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25 April 2001 Issue
USDA Files Charges Against UCONN

from In Defense of Animals - Contact: Eric Kleiman, 717-939-3231

USDA FILES FORMAL CHARGES AGAINST UCONN FOR MULTIPLE AND GRAVE VIOLATIONS OF THE ANIMAL WELFARE ACT

Gruesome Animal Suffering Documented, Including Rabbits with Severed Spinal Cords Who Received No Anesthetic or Veterinary Care

Storrs, CT (April 23, 2001) - The U.S. Department of Agriculture (USDA) has filed formal charges against the University of Connecticut for multiple and grave violations of the federal Animal Welfare Act, In Defense of Animals (IDA) announced today.

The 16-page complaint, filed March 28, documents evidence of at least 99 separate violations of the Act, and describes severe animal suffering and a totally nonfunctional system of oversight, veterinary care and training. Incredibly, UConn failed to provide *any* veterinary care *at all* to a rabbit who had his spinal cord intentionally severed, and eventually became paralyzed after *8 days* of unrelieved suffering.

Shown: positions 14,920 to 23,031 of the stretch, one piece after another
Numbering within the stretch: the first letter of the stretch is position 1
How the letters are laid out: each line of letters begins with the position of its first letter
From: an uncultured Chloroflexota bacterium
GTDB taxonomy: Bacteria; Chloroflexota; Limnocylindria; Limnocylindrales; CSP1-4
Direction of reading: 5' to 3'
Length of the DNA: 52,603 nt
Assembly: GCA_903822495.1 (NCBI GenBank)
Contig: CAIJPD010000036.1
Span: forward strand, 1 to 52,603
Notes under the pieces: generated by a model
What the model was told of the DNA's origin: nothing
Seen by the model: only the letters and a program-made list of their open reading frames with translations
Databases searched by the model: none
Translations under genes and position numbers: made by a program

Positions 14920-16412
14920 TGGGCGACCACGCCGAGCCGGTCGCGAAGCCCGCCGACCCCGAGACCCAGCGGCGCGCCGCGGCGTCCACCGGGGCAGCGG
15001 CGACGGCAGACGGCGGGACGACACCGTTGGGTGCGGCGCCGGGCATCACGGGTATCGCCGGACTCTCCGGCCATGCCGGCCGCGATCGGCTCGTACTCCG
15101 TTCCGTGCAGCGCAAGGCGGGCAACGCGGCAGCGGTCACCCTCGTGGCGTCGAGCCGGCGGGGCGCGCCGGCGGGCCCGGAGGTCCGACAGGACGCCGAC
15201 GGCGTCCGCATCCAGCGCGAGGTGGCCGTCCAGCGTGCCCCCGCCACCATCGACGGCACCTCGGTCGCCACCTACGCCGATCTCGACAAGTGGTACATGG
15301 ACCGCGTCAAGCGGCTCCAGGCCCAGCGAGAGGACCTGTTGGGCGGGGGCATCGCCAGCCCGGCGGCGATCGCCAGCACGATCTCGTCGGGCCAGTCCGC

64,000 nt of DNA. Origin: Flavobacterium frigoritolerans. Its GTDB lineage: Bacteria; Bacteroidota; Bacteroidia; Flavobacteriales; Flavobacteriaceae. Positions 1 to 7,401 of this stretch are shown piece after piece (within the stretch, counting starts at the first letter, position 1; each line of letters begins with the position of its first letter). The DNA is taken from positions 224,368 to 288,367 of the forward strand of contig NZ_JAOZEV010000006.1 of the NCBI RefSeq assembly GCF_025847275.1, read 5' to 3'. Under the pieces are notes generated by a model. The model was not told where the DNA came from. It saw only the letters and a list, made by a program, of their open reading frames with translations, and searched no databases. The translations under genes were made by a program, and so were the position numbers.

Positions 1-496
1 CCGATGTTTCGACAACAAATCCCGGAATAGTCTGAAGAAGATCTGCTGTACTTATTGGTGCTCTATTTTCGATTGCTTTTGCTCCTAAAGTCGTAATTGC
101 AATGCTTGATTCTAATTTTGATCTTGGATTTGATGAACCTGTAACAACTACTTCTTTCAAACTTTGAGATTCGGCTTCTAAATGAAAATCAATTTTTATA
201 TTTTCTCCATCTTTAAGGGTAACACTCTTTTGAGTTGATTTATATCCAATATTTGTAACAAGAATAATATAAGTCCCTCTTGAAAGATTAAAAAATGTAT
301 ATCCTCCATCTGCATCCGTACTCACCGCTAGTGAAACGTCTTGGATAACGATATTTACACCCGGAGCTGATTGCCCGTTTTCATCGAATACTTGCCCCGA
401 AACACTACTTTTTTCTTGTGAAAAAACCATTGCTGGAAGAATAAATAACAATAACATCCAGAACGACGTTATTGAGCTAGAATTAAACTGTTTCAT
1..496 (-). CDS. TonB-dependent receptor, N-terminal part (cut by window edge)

UConn also failed to provide any veterinary care for *11 days* to another rabbit who also had his spinal cord severed. Only after a USDA inspector noted that this rabbit was "unable to stand" on his hindlimbs, had a sore on his back, and was "lying in a metal slatted cage in feces" did UConn provide care. The UConn veterinarian, who saw this rabbit "for the first time" during the USDA inspection, euthanized him the next day.

*Unbelievably, the USDA also found that UConn could not demonstrate that these rabbits were even given anesthetics while their spinal cords were being severed.*

"If UConn cared at all about this egregious suffering, it would summarily dismiss everyone involved in these gruesome violations," said IDA Research Director Eric Kleiman. "Unfortunately, the state anti-cruelty statute exempts research facilities. This exemption must be removed. If the suffering of these rabbits - and others who died from stress caused by deficient feeding and sanitation - does not constitute sheer, unmitigated cruelty to animals that should be prosecuted, what does?"